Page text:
When it comes to questions about radicalization, interview and poll respondents may lie to avoid detection by security services, to minimize their responsibility for damaging and illegal behaviors, or to project a more socially acceptable persona to the researchers—or even to themselves! The biased direction of these misrepresentations makes them a greater threat to a survey than the more random perturbations that result from misunderstanding the question or making up an answer to avoid looking ignorant. Here we review seven ways to encourage and assess the validity of answers to sensitive questions, especially questions about political radicalization. One way is to compare personal opinion with meta-opinion—opinion about the opinions of others. We conclude by highlighting the link between meta-opinions and opinions posted on social media: both measure the power of social norms.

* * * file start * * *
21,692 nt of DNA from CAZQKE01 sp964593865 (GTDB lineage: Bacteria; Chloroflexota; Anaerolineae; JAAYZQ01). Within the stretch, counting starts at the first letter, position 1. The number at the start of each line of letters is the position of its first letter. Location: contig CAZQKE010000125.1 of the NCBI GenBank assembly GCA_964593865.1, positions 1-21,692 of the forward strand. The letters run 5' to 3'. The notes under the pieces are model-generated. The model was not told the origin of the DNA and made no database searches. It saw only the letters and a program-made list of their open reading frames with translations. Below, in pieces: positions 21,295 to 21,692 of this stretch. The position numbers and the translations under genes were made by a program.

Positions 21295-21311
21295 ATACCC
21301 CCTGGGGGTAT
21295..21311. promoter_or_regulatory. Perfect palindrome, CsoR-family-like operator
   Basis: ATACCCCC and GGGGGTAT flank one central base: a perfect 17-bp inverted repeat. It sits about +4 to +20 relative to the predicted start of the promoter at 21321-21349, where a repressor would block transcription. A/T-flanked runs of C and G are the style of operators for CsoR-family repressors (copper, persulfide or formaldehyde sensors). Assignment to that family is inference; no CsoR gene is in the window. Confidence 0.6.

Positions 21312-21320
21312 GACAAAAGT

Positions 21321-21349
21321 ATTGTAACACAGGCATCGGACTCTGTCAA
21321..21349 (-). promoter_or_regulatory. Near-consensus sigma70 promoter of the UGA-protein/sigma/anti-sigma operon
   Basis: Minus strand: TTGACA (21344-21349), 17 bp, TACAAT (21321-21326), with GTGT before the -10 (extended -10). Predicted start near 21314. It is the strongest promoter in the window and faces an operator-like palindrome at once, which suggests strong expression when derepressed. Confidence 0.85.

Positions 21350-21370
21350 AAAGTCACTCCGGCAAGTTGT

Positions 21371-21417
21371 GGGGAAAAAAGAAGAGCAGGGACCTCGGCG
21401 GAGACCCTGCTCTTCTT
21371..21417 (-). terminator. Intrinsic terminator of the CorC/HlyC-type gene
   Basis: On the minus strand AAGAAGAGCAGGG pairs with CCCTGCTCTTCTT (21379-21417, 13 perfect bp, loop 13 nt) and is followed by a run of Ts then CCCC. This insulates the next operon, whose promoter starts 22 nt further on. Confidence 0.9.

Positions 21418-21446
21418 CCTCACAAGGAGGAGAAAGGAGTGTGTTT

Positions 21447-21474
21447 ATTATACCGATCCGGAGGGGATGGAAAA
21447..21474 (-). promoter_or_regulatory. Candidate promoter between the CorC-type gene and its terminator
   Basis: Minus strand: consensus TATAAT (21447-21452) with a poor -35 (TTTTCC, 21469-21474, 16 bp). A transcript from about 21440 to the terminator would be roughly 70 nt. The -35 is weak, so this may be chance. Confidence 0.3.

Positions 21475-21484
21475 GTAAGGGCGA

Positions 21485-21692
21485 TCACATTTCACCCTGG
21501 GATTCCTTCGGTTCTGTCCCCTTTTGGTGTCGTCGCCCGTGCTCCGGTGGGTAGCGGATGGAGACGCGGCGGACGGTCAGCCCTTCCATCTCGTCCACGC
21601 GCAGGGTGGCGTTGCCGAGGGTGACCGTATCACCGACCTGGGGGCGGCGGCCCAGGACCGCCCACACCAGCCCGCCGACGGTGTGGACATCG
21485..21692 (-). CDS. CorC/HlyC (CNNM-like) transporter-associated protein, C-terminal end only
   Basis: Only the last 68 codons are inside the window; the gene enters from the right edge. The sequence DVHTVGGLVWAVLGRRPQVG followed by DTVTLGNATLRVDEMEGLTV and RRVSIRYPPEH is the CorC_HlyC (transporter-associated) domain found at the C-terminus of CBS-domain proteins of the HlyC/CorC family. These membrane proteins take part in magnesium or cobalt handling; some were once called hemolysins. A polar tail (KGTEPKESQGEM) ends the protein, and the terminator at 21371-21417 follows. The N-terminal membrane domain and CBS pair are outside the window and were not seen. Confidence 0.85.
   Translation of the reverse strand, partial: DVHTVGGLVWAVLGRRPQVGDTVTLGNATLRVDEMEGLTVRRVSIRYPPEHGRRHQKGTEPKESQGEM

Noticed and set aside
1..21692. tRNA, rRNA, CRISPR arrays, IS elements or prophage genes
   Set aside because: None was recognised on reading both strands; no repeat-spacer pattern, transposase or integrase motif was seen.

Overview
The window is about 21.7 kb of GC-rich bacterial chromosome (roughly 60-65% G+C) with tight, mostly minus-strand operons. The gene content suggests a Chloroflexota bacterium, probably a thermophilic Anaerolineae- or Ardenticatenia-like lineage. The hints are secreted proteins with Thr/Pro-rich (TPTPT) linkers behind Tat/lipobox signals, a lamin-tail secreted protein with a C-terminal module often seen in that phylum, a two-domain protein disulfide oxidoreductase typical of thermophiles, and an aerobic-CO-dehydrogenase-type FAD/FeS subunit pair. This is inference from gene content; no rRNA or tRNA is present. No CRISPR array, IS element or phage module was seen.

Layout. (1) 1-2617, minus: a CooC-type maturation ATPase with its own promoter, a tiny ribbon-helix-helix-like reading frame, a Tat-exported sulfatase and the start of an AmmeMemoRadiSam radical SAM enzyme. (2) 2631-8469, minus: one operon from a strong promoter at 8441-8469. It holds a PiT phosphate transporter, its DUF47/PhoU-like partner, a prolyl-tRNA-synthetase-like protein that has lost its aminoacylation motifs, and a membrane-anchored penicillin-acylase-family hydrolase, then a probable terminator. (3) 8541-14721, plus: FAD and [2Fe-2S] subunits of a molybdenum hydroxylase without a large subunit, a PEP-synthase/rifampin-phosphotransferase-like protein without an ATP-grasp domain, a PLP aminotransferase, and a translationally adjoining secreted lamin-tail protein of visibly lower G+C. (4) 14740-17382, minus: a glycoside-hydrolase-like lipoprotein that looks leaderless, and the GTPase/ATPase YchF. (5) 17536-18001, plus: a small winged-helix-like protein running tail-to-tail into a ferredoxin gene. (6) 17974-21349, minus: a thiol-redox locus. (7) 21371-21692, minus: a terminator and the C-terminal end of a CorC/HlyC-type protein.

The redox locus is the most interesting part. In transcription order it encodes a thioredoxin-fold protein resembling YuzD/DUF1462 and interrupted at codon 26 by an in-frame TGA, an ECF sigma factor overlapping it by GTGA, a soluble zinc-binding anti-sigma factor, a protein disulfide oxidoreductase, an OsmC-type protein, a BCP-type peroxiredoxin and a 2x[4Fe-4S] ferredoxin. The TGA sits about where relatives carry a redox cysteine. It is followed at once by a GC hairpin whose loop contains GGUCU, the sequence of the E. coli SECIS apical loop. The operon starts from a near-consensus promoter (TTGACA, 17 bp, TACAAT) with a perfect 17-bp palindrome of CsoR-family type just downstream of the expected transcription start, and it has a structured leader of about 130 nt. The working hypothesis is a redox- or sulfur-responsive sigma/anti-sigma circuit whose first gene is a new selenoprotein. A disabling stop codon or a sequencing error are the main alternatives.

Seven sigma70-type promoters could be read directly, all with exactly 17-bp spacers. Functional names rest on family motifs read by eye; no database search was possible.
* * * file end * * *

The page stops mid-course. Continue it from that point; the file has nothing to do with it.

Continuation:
McCauley, Clark, Sophia Moskalenko, and Tom McCauley. 2018. "Encouraging and Assessing the Validity of Answers to Questions about Radicalization: The Use of Meta-opinions." SMA White Paper (March). https://nsiteam.com/what-do-others-think-and-how-do-we-know-what-they-are-thinking/